Wednesday, February 8, 2012

The Artist Filmed around LA, and John Bengston Has the Details

John Bengston, who's written three books on silent movie locations in Los Angeles (I have the one on Chaplin), has been posting on his blog about LA locations used in The Artist.

Turns out--whether in homage or just because these places had the right feel--that the Oscar-nominated movie was shot all over our city.

The Los Angeles Theater on Broadway, where Chaplin's City Lights premiered in 1931is also the theater where George's film flops. The proscenium arch is pretty unmistakable, as you can see in the pictures below right--the then and now views.

The lobby staircase, with its ornate railing, is in the movie too--George carries Uggie down it after seeing Peppy's hit movie.

And according to an LA Times article by Richard Verrier, a scene from a Muppets movie was also shot here--Kermit gave a speech on that staircase!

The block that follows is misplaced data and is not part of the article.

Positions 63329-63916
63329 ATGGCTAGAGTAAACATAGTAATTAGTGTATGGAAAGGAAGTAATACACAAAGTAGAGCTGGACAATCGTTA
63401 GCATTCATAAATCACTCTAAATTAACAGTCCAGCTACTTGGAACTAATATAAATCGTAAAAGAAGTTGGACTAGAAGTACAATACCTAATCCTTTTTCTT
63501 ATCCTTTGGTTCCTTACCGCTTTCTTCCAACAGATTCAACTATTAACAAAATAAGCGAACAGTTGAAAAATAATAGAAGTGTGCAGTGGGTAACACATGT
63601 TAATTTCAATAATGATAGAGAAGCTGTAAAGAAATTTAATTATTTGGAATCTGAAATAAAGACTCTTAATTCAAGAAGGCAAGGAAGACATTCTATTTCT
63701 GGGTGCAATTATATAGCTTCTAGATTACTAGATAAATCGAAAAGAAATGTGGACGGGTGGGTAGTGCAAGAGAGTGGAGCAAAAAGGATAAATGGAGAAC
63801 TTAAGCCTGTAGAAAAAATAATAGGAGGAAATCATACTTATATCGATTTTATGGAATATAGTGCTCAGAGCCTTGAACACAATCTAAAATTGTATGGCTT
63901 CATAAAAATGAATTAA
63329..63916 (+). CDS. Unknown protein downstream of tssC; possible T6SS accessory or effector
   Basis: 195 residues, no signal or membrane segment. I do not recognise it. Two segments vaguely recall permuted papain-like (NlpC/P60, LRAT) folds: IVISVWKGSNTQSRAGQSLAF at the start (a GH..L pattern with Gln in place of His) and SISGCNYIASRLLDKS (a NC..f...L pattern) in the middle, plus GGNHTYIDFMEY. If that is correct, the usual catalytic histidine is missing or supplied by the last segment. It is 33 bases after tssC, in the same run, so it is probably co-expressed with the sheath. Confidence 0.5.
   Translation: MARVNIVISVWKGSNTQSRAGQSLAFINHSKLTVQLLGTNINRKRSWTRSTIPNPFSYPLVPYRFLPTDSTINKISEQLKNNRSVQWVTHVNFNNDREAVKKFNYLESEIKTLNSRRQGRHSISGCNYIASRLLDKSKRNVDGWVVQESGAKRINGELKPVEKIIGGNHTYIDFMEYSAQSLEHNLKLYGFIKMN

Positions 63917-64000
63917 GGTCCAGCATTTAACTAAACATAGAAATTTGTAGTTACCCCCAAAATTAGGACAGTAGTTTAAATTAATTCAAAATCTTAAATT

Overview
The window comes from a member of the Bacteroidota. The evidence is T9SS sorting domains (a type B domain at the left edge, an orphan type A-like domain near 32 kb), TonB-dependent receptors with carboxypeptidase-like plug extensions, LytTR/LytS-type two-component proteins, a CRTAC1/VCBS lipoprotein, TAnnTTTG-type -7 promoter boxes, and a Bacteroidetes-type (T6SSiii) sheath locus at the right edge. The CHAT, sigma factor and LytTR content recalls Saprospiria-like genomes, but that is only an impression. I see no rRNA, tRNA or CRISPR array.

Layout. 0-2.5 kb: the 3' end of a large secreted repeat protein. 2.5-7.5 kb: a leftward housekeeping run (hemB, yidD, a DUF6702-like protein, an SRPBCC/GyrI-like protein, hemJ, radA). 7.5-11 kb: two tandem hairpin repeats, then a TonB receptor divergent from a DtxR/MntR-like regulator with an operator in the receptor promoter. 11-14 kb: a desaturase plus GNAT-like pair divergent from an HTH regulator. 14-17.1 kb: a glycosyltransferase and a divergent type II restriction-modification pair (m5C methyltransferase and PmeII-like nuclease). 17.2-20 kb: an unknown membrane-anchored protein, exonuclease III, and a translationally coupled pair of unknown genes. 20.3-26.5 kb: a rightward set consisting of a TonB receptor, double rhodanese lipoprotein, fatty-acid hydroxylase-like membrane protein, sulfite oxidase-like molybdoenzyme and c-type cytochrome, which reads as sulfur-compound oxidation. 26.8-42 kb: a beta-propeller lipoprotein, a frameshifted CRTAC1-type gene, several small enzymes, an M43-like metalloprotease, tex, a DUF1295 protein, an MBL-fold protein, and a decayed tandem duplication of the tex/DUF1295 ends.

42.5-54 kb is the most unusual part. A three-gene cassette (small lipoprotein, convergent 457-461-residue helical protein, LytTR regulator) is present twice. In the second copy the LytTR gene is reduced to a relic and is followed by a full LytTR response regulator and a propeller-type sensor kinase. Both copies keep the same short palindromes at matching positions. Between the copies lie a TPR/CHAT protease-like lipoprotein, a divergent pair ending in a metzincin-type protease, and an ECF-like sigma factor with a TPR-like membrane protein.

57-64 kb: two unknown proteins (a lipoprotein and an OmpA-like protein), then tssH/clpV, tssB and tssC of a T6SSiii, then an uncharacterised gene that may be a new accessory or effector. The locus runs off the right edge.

And the Justin Timberlake scifi/thriller movie In Time used the Los Angeles Theater lobby as its casino.

This undated picture is from the Los Angeles Public Library collection, btw. (you may have to spell it 'theatre' to find the photos.)

Read about scenes and Los Angeles Theater history here at Bengston's blog. He's got pictures of the place during Chaplin's premier, and several shots from The Artist.

Or go to this post about the Orpheum Theater. There were several Orpheum's in LA's early days, but only one holds the name now.

Here's another post about Los Angeles homes and street scenes used in The Artist and in the Chaplin film The Kid.

You want Buster Keaton's connection to The Artist? Bengston's got a post on that too, about the studio in the new movie (actually shot at Keaton's old studio home) with a Roger Rabbit connection.

Harold Lloyd? Covered. The site common to both is the stage of the Orpheum Theater downtown, in the beginning of The Artist. The exterior and signage of the Orpheum can be seen in Lloyd's Safety Last! and Feet First.

Then, of course, there is the Bradbury Building. That's in The Artist as well, and Bengston has a post on it. That post has a great mini-history of the Bradbury, too.

Thank you, Mr. Bengston. I sure hope I caught all my misspellings of your name.

No comments: